Monday, January 24, 2011

Review: Notrium

Title: Notrium
Developer: Instant Kingdom
Genre: Survival/Adventure
Program: Custom

Notrium is a game of survival. Having crash-landed on an alien planet, your character needs to scavenge for food, keep himself warm and find suitable shelter without being killed off by an array of savage, alien species. The eventual aim is to find the equipment required to repair your escape pod so that you can fly off the planet, but you're more likely to end up dead than end up back in space! Why are you going to be dying so much? Because the game pushes it's survival-based mechanisms really hard, giving your character no less than four different factors to worry about. 

The first of these is your hunger meter, which you need to keep topped up by scavenging for food from a variety of sources. Edible fungi will make up most of your diet and these quickly become a valuable resource, but you are also able to eat the meat of any aliens you kill. The hunger meter is eaten up (get it?) continuously, with consumption increasing whenever you walk, throw a punch etc. and is usually your primary concern as a result.

The second factor you need to worry about is your character's temperature. The environment around you will become both too cold (i.e. at night or when you stand in the rain without any cover) and too warm (walking through desert environments), forcing you to make campfires or use ice-packs to maintain a good temperature. Some terrains are impassable without these items available (try crossing a desert map without any ice packs, for instance), which adds a Zelda-esque items vs. passability element to proceedings. Although far from your primary concern, you're definitely going to want to keep an eye on your temperature gauge when entering a new area.

Another factor to consider is the amount of battery power you have, as this is used for devices ranging from torches to radios; these items are often incredibly useful (the radio will help you locate nearby items, for example, and you definitely don't wanna go exploring at night without a torch) so you're gonna want to keep that battery charged. 

The final factor is your health, which isn't just affected by taking damage as it is also affected by hunger and temperature; if you get too hungry or you get too hot/cold then you're going to start taking damage. Heat stroke is probably the worst of these as it makes walking, which you need to do in order to get into the shade, much harder.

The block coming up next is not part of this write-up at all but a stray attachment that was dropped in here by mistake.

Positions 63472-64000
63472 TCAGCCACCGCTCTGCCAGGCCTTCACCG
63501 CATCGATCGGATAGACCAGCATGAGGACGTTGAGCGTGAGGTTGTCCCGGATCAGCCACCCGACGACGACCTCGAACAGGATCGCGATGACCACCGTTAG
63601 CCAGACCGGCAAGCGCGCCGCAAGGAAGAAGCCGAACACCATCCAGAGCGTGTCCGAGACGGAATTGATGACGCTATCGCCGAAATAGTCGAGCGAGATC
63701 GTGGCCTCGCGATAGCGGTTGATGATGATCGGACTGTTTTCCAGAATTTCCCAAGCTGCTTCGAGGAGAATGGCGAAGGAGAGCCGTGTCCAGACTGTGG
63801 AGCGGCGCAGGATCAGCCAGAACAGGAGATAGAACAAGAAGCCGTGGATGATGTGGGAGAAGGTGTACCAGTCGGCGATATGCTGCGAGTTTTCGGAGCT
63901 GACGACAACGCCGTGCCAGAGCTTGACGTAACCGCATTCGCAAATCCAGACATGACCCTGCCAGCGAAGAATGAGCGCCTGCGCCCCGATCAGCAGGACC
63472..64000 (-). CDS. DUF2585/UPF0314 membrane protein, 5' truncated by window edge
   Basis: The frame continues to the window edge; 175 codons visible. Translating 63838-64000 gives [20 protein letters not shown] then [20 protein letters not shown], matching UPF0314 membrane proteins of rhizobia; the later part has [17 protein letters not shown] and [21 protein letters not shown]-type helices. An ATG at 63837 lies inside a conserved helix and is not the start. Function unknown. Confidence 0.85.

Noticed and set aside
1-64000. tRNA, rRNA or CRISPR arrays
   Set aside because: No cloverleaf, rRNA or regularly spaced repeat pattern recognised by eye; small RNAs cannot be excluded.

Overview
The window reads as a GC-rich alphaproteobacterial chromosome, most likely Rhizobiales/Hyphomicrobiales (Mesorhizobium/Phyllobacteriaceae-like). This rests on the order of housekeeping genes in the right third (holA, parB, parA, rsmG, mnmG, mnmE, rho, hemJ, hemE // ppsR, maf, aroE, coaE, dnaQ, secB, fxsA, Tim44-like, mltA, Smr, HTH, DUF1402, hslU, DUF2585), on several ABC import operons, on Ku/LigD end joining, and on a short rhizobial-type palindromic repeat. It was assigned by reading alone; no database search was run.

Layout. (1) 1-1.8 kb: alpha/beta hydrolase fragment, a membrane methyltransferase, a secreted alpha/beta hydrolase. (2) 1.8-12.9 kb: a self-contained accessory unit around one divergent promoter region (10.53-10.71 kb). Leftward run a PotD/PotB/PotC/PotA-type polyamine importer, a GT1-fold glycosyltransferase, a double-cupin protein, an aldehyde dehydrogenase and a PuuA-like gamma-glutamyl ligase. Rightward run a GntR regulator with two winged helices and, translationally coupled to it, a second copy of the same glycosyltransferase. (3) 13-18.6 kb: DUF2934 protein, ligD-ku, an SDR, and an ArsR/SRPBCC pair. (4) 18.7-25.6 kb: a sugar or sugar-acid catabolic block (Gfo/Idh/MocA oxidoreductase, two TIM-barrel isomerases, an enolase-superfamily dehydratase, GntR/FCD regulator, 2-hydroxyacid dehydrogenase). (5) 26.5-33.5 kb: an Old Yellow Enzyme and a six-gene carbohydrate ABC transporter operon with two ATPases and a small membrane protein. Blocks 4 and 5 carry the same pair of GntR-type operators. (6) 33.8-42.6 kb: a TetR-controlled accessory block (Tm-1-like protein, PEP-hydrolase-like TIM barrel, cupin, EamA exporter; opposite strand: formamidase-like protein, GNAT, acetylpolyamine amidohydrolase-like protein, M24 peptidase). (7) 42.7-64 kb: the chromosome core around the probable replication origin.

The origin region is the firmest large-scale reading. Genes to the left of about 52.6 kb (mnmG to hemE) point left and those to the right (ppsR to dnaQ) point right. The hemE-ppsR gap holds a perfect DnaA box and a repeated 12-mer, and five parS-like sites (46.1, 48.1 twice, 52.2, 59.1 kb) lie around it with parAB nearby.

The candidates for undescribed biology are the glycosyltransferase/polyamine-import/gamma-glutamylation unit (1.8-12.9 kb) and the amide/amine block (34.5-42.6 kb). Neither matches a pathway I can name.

The interface used in Notrium showing your temperature (purple), battery (blue), hunger (yellow) and health (red).

Overall, I thought that these factors were balanced really well. Being forced to keep a close eye on your item management, coupled with the fact that you know resources are finite, makes exploring the alien planet really taxing (in a good way, of course). Do you want to eat that fungi now or do you want to save it for later? Is it vital that you have your flashlight on or are you sure there's no aliens lurking around in those trees? Just exploring this alien planet is incredibly fun, so much so that it almost makes your end goal irrelevant (something I'd say it has in common with Fallout 3, another game where I spent more time exploring than I did trying to finish the actual game).

The only let down from a gameplay point of view is the combat. Seeing as this is a top-down game, the combat reminded me heavily of the combat in the early Grand Theft Auto games and I was never really impressed with the combat in those games either. There's a number of reasons for this, but the main two revolve around projectile weapons; they were always really hard to use because the bullets moved so slowly and being able to kite around the enemy's slow moving bullets turned their guns into an absolute joke. Both of these problems apply in Notrium and, although the game does make up for it in other ways, having supposedly scary enemies be far too easy to kill or avoid spoils some of the survival elements at play.

I can kite around this alien all day long and he's never gonna catch me!

From an artistic point of view, there isn't much wrong with this game, with the real strong-point being the atmosphere it sets via clever use of sound-effects. Take night-time, for instance; you can hear the rustling of aliens moving around in the trees, their howls and cries making you wonder whether or not one is about to jump out and start attacking you, forcing you to keep your flashlight on even though you know that you want to save the battery power for something else. The atmospherics work really well with the gameplay (you need to conserve resources, but you're constantly scared you're about to get torn to bits!), squeezing every bit of entertainment they can out of what is a relatively simple set of survival mechanisms.

This game takes a bunch of different elements and, with the exception of combat, executes them all brilliantly. Exploration is especially fun and, when combined with a wonderful selection of sound-effects, results in a very tense experience. Definitely worth a play. 7/10.


  1. im not sure if i could play this for too long

  2. I'm with Sucio on this one, but I'm always willing to give things a try.

  3. I would love to play this game, sounds right up my alley. Awesome and well detailed review as well.

  4. Might be a laugh, I haven't played many survival games

  5. i love this kind of games. do you remember crimsonland? aaaaaaa, that game fucking rules :D :D